If your business is not yet listed on Mapquest, you will need to send an email to their support department requesting to be included in their directory. You will need to include your business name, address, phone number, website, appropriate categories for your business, and the latitude and longitude of your business. You should receive an email back within a few days telling you that your listing has been added. It typically takes an additional 2–3 days for your listing to actually show up in their search results.

Be sure to check whether your business is already on Mapquest. Do a quick search on their site, and if you find your business just go ahead and claim it.

14: Youtube

YouTube is not the most obvious citation source, but it is certainly a powerful one.

Maintaining a YouTube channel for your business can really help you connect with your existing customers and boost your exposure to reach new customers as well.

If you choose to set up a YouTube channel, you can turn each video you post into a citation by including your business information and a link to your website in the video description. If possible, try to set up your YouTube channel using the same email that you use to manage your Google My Business / Google+ page for your business.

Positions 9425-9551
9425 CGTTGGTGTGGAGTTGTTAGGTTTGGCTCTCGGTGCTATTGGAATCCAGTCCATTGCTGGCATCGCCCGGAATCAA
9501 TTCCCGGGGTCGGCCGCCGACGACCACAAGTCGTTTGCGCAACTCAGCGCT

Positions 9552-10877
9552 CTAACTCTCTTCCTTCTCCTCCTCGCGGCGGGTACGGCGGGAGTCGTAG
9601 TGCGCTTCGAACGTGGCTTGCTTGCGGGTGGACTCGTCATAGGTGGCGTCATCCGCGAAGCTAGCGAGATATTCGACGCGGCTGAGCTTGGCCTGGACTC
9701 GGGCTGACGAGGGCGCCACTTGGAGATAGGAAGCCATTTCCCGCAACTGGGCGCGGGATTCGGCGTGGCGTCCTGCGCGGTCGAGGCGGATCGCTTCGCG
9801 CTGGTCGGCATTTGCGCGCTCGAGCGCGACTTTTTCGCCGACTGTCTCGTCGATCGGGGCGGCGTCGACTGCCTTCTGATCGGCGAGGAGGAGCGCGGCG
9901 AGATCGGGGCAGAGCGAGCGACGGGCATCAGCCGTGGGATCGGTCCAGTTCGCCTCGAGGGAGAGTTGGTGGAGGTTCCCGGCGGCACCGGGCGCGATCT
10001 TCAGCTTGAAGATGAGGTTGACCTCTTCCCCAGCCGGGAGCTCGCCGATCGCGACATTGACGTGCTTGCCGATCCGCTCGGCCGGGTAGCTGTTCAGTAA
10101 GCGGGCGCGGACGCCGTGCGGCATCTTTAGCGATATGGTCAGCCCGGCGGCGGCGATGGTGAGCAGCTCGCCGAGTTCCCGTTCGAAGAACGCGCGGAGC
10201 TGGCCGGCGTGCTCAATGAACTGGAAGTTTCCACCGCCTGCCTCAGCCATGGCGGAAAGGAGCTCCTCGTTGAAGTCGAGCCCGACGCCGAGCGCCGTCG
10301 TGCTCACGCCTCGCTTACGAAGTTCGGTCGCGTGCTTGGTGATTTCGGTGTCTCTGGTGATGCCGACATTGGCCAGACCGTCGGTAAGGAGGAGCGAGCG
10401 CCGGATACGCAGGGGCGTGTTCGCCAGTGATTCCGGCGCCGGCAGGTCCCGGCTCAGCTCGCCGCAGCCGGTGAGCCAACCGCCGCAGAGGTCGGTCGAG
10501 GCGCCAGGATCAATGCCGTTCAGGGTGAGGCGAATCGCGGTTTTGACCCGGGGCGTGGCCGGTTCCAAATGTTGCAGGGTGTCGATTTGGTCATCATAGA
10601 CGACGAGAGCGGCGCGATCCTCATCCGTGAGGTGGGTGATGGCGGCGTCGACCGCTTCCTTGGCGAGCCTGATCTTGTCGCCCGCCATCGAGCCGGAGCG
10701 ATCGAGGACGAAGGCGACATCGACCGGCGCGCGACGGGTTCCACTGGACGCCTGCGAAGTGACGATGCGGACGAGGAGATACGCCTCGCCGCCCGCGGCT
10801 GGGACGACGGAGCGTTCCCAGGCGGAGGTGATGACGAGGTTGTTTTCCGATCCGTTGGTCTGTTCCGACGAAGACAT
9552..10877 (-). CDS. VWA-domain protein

When you post a video, include the video recording location under the Advanced Settings section. This will geotag your video and help tie your business information to the location of your business.

15: Your local Chamber of Commerce, or a similar local government website

You may have to pay membership dues or some other type of fee, however getting listed in your local Chamber of Commerce’s members directory or your local government’s Local Businesses page can do a lot to legitimize your business and make everything look official. This is particularly useful if you are a very small or very new business.

Bonus: Try to get listed in major data aggregators

Large data aggregators tend to take longer to get listed in, and sometimes require a membership fee. However these aggregators are specifically designed to take in massive amounts of data and then distribute it to relevant sources.

By getting listed in a couple of these aggregators, you can have a hands-free citation building source. Typically data aggregators will only share data with larger citation sites, but this will still reduce your workload quite a bit. Having this done can also allow you to search for more niche-specific citation sources or web directories that could be valuable for your business.

My two favorite aggregators are Factual and Infogroup. They are the least hassle to deal with, and are usually pretty quick about verifying your listing.

Local SEO and competitor analysis